YouTuber conducts social experiment to test Japanese people’s legendary honesty

Japanese YouTuber Zenim at the channel Monkey Python decided to carry out a little social experiment.

He walked around the Harajuku area and intentionally dropped his wallet immediately after passing by some people. He then kept walking and waited to see if anyone returned the wallet, of if they kept the leather treasure for themselves.

How many of the 15 tests ended in honesty? Watch the video to find out:

At SXSW, YouTube co-founder Steve Chen reveals he accidentally created the third biggest site in the world and that YouTube was initially to be a dating site

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Next Shark:

In an alternate universe, there’s probably a version of YouTube designed to match potential couples — sort of like how its founders originally intended it to be: Tinder with video.

Speaking at the South by Southwest conference on Monday, YouTube co-founder Steve Chen revealed that the popular video-sharing site was supposed to be a dating site.

We thought dating would be the obvious choice,” Chen said.

Videos wherein users would describe themselves, their match preferences and other details would serve as personal profiles. Such a service would be similar to the ‘80s-era video-dating services that were popular long before the internet.

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The idea failed to materialize in five days of that format, however, as no one uploaded a single video. This is when the founders decided to open the platform to accept all forms of video content, birthing the YouTube that we know today.

Currently, YouTube is the world’s third most-visited website and an infinite source for reaction videos, fake pranks and makeup tutorials.

Mortal Kombat X Brutality Compilation Video

In a video uploaded on IGN’s YouTube channel, the entertainment website has given fans of the Mortal Kombat series a look into the upcoming installment, Mortal Kombat X.

The compilation reveals every character’s gruesome player brutality in its blood-filled entirety — including fan favorites Raiden, Sub-Zero, Scorpion, Kung Lao and Reptile.

Enjoy the sneak peak above ahead of the game’s April 14 release.

Audrey Magazine catches up with actor Yoshi Sudarso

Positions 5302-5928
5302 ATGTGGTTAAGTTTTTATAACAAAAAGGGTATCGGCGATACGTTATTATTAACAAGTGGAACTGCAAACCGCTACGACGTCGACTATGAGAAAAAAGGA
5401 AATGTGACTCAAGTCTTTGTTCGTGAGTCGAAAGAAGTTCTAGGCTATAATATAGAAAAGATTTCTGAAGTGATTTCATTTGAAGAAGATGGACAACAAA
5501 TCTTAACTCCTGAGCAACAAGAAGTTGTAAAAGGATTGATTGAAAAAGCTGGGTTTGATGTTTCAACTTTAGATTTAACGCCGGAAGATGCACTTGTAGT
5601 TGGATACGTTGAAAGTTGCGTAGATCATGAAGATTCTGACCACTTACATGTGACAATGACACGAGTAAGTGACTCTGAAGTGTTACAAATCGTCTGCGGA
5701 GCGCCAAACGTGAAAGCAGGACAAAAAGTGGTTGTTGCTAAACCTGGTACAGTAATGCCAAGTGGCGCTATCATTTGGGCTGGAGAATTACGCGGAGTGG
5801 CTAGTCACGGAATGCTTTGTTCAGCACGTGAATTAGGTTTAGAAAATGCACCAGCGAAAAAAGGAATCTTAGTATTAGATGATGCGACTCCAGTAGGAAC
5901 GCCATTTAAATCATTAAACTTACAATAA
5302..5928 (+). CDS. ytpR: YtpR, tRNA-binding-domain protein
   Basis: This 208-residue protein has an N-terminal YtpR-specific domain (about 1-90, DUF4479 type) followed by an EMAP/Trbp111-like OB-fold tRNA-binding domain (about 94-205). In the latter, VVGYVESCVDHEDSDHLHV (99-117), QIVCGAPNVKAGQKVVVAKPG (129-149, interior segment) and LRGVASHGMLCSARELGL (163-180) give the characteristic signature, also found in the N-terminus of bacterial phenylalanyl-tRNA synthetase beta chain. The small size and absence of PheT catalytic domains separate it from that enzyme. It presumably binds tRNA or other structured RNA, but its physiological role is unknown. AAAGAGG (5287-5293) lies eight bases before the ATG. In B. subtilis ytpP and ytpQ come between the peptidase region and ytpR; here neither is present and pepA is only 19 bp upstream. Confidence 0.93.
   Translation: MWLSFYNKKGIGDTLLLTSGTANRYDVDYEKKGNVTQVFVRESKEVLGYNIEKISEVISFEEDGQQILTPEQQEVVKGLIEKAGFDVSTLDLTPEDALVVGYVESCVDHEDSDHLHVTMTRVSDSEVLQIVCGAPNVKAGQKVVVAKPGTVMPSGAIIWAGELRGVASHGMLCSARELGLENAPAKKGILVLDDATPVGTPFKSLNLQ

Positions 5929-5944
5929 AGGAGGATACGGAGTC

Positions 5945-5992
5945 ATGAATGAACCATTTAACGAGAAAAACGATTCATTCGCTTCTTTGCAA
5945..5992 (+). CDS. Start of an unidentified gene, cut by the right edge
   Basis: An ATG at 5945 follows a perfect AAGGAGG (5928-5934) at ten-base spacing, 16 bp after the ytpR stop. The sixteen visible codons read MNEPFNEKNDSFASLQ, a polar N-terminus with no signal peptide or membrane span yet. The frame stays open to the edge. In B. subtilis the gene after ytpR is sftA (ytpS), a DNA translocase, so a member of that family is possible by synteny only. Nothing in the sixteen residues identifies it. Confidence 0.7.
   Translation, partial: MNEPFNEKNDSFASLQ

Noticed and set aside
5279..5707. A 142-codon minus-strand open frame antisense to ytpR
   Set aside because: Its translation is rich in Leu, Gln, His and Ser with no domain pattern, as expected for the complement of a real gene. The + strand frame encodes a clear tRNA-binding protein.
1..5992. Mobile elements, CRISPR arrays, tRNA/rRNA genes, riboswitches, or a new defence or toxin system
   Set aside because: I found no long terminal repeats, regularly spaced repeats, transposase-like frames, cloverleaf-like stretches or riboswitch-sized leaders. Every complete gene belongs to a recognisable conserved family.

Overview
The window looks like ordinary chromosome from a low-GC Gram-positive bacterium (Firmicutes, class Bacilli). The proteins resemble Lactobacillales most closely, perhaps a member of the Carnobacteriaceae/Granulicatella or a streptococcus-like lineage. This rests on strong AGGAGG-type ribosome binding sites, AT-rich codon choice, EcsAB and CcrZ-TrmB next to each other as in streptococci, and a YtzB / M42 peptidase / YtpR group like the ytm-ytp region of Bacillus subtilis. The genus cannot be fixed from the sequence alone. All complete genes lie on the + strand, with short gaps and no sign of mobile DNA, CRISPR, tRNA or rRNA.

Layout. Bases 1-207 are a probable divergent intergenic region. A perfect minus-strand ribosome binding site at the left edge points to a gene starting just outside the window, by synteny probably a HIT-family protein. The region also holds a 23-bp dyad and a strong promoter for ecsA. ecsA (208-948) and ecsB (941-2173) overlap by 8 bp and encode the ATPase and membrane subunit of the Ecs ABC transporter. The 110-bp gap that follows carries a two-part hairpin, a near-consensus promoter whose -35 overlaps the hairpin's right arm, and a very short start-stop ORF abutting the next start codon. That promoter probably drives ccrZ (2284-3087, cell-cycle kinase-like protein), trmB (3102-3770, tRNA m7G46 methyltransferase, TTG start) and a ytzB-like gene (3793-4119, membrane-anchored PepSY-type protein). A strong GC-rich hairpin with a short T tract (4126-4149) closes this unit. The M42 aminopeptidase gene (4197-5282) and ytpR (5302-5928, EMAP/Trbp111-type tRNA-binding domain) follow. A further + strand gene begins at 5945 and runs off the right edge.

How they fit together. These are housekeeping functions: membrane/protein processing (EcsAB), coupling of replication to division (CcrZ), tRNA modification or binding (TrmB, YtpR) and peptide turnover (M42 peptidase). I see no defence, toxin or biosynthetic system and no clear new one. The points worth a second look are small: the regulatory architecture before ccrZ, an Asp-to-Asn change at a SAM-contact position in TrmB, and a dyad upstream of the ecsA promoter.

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Audrey Magazine:

Does that face look familiar to you? Does your favorite SHAG (Super Hot Asian Guy) ring a bell? That’s right, Yoshi Sudarso is back and he’s got a lot more than his good looks to share with you.

For those that are just getting to know him, Sudarso, who is of Chinese descent, was born in Indonesia and moved to the United States at the age of nine. He and his brother, Peter Adrian, are primarily known on social media and YouTube. His beginnings in the entertainment industry began with small modeling jobs, a bit of acting and a lot of stunt work.

Now, he’s taking bigger steps towards making a name for himself. He is currently starring in the newest season of Nickelodeon’s Power Rangers series titled Dino Chargewhere he plays Koda, the sweet yet resilient blue ranger. But this is only the beginning of a list of projects for Sudarso, which includes planning his wedding!

He took some time out after filming in New Zealand to talk about how he got started in Hollywood and his future plans for re-connecting with his roots in social media.

Courtesy of Yoshi Sudarso on Facebook.

 

Audrey Magazine: How did you get started in entertainment?

Yoshi Sudarso: I began in college. I thought it would be fun to make spare money on the side, so I did extra and background work in the summer for two years. I met people through that and they recommended other jobs or to look on Craigslist to find small jobs. I did modeling, a little bit of acting and stunt work most of the time. I realized stunt work was where I wanted to be so I chose that route.

 

AM: Did you always want to be in entertainment when you were a kid?

YS: No not at all, not even the slightest actually. I wanted to do something with math. I wanted to be either a math teacher or an accountant. I always wanted to do martial arts and never really did it until high school because my parents wouldn’t let me. So I just kind of followed what my parents wanted me to do, which was accounting and math. Pretty much the typical Asian route, you know? I went to school for that at Cal State Long Beach and halfway through, I decided to change and do Theater.

 

AM: How did you become the blue power ranger? What was the process like?